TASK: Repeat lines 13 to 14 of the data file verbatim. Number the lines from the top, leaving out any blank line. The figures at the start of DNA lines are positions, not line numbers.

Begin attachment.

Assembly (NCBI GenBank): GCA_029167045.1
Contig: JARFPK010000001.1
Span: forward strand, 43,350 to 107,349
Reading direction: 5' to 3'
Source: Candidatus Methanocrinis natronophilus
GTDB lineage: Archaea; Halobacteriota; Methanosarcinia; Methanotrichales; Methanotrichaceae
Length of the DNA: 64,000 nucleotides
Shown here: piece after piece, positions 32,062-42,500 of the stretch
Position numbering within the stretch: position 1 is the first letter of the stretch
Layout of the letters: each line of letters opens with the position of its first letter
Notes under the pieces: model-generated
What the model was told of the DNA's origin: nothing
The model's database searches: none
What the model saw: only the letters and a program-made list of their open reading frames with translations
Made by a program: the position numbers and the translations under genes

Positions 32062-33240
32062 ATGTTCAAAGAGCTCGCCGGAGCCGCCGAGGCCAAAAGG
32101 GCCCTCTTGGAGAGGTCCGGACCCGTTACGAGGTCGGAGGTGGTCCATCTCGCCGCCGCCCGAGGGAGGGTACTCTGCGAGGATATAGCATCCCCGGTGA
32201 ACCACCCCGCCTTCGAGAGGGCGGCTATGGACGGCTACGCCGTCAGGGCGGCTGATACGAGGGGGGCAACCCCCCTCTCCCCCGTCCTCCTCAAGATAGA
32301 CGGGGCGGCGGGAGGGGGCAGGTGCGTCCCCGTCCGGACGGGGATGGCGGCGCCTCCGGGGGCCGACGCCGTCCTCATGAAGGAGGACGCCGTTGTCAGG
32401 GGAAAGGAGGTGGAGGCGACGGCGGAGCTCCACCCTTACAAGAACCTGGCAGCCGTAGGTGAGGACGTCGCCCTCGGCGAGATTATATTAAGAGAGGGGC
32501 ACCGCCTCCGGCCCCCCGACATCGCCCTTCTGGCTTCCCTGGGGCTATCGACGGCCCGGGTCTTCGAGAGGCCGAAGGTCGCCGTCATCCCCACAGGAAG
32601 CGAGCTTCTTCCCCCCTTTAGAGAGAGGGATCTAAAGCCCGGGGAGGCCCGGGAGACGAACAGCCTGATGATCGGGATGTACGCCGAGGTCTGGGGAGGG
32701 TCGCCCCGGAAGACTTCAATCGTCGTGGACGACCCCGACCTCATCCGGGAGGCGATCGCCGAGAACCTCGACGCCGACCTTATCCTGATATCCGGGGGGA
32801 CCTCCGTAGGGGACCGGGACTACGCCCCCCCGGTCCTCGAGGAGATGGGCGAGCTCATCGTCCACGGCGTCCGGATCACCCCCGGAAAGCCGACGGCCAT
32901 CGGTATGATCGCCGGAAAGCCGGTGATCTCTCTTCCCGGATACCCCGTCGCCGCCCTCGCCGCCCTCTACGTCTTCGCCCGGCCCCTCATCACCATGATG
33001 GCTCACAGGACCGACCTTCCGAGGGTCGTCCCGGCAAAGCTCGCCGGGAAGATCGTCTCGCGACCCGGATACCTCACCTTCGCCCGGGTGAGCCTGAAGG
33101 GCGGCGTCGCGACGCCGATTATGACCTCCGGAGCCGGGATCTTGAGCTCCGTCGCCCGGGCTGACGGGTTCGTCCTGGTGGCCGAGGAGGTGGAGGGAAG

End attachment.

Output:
The model's database searches: none
What the model saw: only the letters and a program-made list of their open reading frames with translations